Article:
Further down the Mile, Trunks Close, with its mix of old and new, its light and space, provokes the same intense and excited praise.
There are other wonderful little details along the way: an archway, to let the coachman into Old Fishmarket Close, is finished with a flourish; on the entrance wall, perhaps 200 years old, are dim colours, the remainder of a sign for a dressmakers shop. There are fine doorways - at the Camera Obscura, almost the full mile away, at Gloucester Gate. Look for pilgrims' seashells cast into the walls of the Tolbooth; and high above on the Canongate Kirk, the antlers of a hart and the golden cross, the Holy Rood discovered by King David (you can read this magical story on the menu cards in the Holyrood Tavern).
The ideal, surely, is that the remainder of the closes of the Royal Mile should reflect similar glories and be filled with life and wonder, an asset for the citizens as much as for the millions of tourists who pour every year into Edinburgh.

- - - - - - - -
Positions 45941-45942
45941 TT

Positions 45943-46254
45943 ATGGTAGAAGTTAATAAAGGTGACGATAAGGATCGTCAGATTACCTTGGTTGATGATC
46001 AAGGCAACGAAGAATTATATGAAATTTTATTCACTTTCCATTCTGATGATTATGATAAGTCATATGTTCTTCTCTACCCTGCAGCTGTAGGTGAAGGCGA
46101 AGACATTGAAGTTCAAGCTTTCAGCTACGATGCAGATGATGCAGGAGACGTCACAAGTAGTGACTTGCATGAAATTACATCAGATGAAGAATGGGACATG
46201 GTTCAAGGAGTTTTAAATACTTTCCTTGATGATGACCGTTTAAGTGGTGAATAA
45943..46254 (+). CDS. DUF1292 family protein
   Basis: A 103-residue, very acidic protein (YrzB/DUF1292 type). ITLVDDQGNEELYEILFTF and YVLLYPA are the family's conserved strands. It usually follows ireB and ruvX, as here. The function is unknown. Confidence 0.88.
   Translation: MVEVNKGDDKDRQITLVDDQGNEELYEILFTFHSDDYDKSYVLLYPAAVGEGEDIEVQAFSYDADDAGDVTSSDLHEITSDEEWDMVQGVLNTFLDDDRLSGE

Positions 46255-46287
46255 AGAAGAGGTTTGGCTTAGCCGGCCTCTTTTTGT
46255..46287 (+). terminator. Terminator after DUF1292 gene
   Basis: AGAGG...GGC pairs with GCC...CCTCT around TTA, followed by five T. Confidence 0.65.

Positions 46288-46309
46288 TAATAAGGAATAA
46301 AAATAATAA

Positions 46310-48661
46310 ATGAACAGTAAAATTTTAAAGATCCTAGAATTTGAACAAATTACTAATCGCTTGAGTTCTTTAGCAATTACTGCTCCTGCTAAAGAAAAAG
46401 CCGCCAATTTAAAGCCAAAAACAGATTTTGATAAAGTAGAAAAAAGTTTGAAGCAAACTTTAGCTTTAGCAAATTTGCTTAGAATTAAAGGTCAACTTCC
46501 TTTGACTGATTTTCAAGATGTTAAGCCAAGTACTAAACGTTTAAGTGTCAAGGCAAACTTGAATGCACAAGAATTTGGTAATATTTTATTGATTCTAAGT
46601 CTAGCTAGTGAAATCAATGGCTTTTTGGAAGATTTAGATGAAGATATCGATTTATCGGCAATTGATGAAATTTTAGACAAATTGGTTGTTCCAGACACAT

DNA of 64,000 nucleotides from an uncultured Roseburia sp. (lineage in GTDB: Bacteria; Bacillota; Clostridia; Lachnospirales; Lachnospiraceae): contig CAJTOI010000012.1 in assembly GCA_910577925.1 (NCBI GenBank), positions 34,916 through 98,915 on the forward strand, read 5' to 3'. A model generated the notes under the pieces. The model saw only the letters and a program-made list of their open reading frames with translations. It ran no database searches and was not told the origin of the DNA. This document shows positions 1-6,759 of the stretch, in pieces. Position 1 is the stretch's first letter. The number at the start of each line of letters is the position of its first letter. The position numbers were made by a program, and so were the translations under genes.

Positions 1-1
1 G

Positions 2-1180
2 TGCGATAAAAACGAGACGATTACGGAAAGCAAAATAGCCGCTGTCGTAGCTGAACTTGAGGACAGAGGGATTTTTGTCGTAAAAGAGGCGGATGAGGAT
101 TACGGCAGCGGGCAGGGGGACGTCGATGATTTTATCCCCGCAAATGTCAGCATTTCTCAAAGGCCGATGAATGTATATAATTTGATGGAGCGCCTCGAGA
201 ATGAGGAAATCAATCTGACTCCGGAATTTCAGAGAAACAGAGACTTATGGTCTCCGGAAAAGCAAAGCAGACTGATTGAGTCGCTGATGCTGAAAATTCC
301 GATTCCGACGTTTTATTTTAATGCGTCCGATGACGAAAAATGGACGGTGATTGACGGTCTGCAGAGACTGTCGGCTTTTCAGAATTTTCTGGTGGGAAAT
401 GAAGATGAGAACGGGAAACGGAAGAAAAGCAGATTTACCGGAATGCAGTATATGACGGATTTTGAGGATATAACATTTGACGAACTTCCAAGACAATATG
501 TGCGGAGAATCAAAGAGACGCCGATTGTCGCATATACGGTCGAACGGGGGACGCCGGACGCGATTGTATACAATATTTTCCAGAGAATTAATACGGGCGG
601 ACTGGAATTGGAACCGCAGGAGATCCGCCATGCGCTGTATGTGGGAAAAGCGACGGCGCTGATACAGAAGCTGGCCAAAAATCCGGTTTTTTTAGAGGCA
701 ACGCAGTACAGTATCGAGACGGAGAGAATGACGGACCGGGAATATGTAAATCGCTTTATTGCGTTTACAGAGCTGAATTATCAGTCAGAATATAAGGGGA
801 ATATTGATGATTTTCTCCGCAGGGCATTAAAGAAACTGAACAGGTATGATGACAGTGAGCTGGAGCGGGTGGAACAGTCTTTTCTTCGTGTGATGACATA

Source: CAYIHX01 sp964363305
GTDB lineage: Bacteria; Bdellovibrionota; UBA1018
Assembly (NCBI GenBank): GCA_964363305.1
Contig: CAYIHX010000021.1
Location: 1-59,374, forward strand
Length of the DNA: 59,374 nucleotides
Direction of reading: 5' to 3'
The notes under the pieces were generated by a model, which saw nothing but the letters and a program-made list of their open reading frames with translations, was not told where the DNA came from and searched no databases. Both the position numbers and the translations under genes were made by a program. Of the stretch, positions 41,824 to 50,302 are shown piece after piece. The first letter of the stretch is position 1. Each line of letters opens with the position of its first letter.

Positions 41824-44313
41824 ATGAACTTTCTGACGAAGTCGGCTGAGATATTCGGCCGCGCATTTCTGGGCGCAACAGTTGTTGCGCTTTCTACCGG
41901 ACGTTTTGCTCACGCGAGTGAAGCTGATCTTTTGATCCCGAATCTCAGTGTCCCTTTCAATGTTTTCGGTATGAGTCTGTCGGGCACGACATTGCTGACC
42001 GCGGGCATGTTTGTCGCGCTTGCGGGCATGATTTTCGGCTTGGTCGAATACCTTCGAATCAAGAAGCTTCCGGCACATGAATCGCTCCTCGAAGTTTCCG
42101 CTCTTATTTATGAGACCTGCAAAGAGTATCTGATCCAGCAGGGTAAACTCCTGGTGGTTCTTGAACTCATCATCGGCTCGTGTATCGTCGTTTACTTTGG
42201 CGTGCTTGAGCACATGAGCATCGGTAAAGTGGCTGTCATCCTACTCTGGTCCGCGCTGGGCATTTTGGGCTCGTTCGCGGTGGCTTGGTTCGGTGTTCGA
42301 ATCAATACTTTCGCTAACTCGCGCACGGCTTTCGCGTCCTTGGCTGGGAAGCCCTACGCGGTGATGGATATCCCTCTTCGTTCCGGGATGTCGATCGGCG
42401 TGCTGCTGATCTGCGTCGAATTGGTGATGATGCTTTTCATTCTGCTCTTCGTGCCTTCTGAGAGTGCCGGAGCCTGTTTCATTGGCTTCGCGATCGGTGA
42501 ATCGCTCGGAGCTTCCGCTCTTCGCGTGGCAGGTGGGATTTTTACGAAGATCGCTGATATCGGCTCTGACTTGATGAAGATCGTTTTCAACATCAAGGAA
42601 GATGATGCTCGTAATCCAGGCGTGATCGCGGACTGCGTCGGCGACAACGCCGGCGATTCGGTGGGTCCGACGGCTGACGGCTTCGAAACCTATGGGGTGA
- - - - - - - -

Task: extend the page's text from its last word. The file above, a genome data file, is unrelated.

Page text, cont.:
On our journey, McKean and Demarco suggest complementary means of achieving that dream. Demarco believes the Old Town will be saved only by a huge international effort, similar to the conference and support system which has formed around Venice. McKean agrees. "People will leap about and say: 'It's occupied, it's working, what more do you want?' But the argument is that it's not as good as it should be, within a European state."
Both believe that encouraging busi-ness - including some of Scotland's big institutions - into the closes is important. And neither is afraid of new building, if the architecture is good. Both shower praise on Malcolm Fraser's Scottish Poetry Library and the housing designed by Richard Murphy at Crichton's Close, which with its words ("A nation is forged in the heart of poetry") and its woodwork, builds on the works of past masters.
And perhaps the best hope for the Old Town's closes lies in the huge construction site at Holyrood, devoted to the most expensive building ever constructed on this street. If the architecture of the Scottish parliament reflects the proud ideals of nationhood, we can but hope it inspires similar grandeur in a new approach to the Royal Mile.